At a time when greenwashing is emerging as an important issue on Madison Avenue, the Institute for Advertising Ethics (IAE) is planning two industry events to discuss, educate and develop guidelines to help advertisers, agencies, PR and lobbying firms to build awareness and prevent it.
The events follow a week of Congressional hearings about the practices of big and independent agencies and PR firms paid by fossil-fuel companies to distort what they are actually doing to about the climate crisis, as well as the release of a Congressional report citing examples by divisions of big agency holding companies, including Interpublic’s UM unit’s work for ExxonMobil.
This also follows Interpublic’s decision to revise its policy of accepting new business from fossil fuel companies that don’t meet its own climate and ethical standards.
“Most people in our industry are engaged in good practices and doing their job,” says IAE COO Andrew Susman, adding: “The fact is, there are only a small number of people engaged in the worst practices. We want to build off of the congressional hearings to help identify some of the risks they raised there and see if we can come up with some solutions.”
Susman says the first event will be an online symposium the morning of Oct. 19 that will assemble a diverse panel of experts from government, academia, media and the ad industry to have the “first national dialogue on the risks of greenwashing and ways to avoid it.”
He says the symposium is open to the industry and will focus on summarizing the impact of ongoing congressional investigations, as well as climate lawsuits related to greenwashing, and to come up “priority actions, frameworks, and practices that lead to transparent, fair and ultimately trust relationships” supporting the IAE’s core principle: “"Advertising, public relations, marketing communications, news, and editorial all share a common objective of truth and high ethical standards in serving the public."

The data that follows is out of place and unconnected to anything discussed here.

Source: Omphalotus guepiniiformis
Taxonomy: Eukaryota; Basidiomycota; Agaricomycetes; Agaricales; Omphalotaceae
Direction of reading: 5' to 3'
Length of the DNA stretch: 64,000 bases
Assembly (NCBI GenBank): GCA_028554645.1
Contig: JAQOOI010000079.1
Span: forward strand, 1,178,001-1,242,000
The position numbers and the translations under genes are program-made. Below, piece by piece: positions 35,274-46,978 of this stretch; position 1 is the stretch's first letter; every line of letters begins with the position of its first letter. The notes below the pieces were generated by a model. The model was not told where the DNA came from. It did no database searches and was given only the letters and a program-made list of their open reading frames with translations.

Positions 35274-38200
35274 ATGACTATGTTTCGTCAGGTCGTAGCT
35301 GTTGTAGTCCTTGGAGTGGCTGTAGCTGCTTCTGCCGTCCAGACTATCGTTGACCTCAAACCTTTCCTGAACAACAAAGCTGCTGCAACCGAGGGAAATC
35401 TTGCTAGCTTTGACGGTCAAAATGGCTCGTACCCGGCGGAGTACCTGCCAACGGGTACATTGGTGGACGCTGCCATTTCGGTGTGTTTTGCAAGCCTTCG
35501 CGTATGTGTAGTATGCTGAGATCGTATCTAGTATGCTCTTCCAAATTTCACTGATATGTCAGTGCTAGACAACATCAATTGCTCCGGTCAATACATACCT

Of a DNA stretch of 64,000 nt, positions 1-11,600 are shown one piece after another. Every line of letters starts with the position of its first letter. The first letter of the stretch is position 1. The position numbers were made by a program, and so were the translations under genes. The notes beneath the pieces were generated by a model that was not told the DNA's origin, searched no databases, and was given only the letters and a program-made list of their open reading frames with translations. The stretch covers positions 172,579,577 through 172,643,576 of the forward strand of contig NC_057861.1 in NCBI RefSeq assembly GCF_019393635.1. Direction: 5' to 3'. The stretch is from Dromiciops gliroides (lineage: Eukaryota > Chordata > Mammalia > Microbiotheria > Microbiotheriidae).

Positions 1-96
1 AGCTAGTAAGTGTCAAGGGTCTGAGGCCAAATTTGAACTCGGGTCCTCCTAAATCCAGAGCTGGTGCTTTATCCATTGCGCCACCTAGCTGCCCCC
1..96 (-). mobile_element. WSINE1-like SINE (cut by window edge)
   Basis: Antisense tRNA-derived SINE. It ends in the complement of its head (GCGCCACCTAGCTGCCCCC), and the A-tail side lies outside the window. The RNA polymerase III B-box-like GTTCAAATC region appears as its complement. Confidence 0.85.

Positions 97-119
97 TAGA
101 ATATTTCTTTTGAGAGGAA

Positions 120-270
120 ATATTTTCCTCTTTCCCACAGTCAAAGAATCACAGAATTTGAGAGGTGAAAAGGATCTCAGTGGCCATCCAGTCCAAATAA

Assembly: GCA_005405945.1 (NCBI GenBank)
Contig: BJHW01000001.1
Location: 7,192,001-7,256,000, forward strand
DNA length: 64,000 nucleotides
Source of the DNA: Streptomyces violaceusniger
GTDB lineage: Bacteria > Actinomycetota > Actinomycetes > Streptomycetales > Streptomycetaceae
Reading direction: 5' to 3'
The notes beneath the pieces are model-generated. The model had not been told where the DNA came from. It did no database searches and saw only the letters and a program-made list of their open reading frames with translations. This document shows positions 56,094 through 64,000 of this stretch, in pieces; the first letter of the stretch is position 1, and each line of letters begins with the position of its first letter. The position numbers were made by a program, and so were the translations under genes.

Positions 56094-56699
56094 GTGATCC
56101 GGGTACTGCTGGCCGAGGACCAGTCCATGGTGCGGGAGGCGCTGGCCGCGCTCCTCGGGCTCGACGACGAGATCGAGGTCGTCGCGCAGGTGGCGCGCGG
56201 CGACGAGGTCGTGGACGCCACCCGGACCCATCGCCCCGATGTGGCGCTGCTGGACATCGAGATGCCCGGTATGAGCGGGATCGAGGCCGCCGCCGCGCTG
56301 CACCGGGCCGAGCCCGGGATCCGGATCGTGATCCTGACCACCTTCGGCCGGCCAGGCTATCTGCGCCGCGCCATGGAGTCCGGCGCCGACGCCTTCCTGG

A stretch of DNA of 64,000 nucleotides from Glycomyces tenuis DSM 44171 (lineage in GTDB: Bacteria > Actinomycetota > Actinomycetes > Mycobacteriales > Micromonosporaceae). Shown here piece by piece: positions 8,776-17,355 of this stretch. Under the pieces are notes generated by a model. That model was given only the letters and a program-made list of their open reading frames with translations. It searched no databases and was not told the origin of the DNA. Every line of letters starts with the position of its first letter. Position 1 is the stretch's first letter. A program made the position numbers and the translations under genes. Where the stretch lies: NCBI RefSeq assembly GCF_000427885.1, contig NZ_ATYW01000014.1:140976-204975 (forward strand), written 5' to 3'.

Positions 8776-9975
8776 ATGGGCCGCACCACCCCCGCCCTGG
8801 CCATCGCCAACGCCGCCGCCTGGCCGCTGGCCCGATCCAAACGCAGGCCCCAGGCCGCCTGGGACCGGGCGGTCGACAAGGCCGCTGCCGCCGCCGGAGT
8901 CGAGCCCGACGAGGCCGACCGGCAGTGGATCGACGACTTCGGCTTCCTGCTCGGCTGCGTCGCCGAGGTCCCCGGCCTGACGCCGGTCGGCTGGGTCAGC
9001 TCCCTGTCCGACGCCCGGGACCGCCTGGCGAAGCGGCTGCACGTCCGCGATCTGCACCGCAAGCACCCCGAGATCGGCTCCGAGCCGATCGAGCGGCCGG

Susman says that based on the initial symposium, the IAE plans to hold a second one in December to share the findings, as well as any new principles and tools it is able to develop from it.
Ultimately, he says the IAE plans to develop a new “greenwashing module” to its industry executive certification program in order to help educate advertising professionals about good and bad practices.
One of the symposium speakers, Generous Films CEO Christine Arena, was a star witness during one of the congressional hearings and when asked how lawmakers could address greenwashing she recommended “rules around disclosure.”
“We are not anti-greenwashing activists,” Susman says of the IAE’s role in the process. “We are an educational organization.”